"The thing that bothers me about Tarantino is the notion that he knows everything about all these different film genres, and he is the filmmaker best qualified to make these cinematic tributes," he says. "If you gave me a few million dollars, I could make a better Blaxploitation film than Tarantino or any other filmmaker in the world."


What about Jewish side?

Walker's African American heritage is expressed through his filmmaking and acting endeavors, but what about the Jewish side? Walker says lists the '76 film "Raid on Entebbe" and Steven Spielberg's "Munich" as some of the best Jewishploitation films out there, and identifies Tarantino’s Inglorious Basterds as an attempt at the genre – although he didn't like it overall.


Walker says he would love to make a Jewishploitation film that would do to Jewish protagonists what Blaxploitation did to African American ones.


"It would be set in the world of boxing and gangsters in the 1930s," Walker says. "My mother’s father and uncle were professional boxers, and they had loose connections to the Jewish mafia, and I would love to make a gritty movie set in that world.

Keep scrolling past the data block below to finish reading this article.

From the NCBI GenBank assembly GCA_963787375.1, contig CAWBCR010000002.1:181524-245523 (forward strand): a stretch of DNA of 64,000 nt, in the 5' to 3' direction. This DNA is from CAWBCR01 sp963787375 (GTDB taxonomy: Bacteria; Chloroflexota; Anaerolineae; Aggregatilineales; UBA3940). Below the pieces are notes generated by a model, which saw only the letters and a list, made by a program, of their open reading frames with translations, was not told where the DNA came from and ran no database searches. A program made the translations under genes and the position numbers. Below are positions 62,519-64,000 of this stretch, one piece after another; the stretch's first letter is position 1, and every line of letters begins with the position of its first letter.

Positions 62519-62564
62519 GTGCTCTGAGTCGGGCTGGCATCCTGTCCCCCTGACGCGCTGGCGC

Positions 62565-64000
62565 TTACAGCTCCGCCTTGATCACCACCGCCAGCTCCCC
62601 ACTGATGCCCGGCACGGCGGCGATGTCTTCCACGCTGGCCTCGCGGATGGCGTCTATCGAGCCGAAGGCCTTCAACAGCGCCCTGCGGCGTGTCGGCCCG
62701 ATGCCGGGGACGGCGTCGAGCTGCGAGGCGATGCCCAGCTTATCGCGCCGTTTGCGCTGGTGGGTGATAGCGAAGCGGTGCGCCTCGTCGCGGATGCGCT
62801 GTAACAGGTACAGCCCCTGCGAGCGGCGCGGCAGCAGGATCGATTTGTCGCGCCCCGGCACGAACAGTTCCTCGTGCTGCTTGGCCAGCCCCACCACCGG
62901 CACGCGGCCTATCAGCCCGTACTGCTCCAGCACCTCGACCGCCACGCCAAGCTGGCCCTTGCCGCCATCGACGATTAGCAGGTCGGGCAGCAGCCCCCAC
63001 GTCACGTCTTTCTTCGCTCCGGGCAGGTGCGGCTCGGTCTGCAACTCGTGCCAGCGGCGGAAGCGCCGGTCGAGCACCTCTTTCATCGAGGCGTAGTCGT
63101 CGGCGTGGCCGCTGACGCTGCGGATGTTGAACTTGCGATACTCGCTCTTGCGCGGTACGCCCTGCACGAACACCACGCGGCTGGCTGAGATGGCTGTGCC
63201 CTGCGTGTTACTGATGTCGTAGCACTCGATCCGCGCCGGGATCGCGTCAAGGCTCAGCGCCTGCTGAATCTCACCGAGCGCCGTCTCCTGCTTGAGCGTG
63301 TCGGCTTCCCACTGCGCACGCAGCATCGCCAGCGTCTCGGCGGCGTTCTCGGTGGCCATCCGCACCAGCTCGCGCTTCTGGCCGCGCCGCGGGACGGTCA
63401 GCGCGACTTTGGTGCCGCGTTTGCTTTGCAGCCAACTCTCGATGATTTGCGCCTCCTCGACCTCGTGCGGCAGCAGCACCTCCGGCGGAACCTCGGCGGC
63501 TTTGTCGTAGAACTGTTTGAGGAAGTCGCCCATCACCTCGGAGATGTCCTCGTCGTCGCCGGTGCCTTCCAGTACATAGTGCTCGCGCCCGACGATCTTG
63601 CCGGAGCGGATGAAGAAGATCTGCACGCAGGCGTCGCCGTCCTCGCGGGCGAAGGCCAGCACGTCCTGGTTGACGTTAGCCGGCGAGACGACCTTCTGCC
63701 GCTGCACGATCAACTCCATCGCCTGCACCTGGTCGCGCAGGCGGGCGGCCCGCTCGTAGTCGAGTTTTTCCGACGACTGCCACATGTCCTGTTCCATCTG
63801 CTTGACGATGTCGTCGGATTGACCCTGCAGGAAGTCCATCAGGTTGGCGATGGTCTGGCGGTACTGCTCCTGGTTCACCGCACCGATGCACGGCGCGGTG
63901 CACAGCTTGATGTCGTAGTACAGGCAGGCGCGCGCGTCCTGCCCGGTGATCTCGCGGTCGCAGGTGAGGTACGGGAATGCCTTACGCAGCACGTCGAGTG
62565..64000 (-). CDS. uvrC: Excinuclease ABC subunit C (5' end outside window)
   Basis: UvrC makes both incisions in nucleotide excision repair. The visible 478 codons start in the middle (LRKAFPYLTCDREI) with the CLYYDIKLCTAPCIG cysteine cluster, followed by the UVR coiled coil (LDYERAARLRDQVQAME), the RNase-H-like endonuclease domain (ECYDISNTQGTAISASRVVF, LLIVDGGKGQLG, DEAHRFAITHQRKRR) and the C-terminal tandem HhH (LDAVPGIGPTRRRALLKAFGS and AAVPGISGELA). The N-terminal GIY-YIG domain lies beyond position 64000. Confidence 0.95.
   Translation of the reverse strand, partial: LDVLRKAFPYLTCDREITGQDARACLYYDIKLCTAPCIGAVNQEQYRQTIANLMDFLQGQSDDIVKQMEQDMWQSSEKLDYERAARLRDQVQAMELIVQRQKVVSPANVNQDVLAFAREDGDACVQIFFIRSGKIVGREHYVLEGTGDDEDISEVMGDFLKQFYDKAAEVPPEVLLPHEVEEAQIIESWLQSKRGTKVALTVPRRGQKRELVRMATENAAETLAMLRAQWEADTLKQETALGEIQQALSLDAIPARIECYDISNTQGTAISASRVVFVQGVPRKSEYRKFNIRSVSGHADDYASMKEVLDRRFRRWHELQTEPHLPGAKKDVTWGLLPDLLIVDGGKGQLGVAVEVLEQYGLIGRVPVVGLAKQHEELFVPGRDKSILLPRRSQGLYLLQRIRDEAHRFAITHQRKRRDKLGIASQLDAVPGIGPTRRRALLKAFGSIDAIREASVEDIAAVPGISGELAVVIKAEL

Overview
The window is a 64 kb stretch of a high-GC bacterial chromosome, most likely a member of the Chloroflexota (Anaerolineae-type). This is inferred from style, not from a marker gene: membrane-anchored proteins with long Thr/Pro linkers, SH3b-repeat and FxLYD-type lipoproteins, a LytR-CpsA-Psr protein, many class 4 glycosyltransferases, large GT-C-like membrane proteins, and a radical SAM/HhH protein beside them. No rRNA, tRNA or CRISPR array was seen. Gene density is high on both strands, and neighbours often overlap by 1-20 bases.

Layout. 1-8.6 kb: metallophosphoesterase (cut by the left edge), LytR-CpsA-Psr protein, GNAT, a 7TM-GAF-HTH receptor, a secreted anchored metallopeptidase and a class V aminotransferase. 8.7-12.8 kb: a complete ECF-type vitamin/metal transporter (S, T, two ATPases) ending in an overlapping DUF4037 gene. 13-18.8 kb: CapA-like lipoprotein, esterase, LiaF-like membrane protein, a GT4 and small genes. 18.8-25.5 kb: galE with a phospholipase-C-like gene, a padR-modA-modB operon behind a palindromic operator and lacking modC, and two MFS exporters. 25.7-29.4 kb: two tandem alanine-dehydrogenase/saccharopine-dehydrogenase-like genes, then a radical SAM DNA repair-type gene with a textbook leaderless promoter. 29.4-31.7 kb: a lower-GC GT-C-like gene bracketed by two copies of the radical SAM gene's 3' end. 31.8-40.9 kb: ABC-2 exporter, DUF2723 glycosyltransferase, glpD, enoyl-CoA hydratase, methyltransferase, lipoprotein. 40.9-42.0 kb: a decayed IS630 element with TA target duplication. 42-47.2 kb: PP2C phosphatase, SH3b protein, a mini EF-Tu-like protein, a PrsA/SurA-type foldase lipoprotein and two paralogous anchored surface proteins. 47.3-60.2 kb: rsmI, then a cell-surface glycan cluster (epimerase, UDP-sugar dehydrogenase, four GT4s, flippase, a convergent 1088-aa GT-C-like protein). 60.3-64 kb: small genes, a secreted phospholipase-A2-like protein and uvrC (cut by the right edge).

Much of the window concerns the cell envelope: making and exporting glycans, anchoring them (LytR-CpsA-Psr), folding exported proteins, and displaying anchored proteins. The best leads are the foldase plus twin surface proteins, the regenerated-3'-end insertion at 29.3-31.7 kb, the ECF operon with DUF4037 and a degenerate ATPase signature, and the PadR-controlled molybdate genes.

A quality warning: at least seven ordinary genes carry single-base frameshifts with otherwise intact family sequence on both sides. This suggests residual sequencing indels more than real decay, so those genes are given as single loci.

"There is a scene in the movie 'Cinderella Man', where Russell Crowe’s character has a fight with a Jewish boxer named Abe Feldman," he says. "In real life that was my mom’s uncle. I hated 'Cinderella Man', in part for the way they treated my great-uncle, and it made me want to do a movie inspired by him."


According to Walker, the problem with making any sort of Jewishploitation film is that American Jews are too self-conscious about their image.


"As a whole, America is not a Jew-friendly country, and I think there are people who would rather lay low and not call attention to themselves," he explains. "Jews are content in this country with being seen as clowns and comedians, but not as action heroes.


"Maybe they are worried that being an action hero will be seen as being a threat to non-Jews in some way, I don’t know."




פרסום ראשון: 02.08.11, 13:14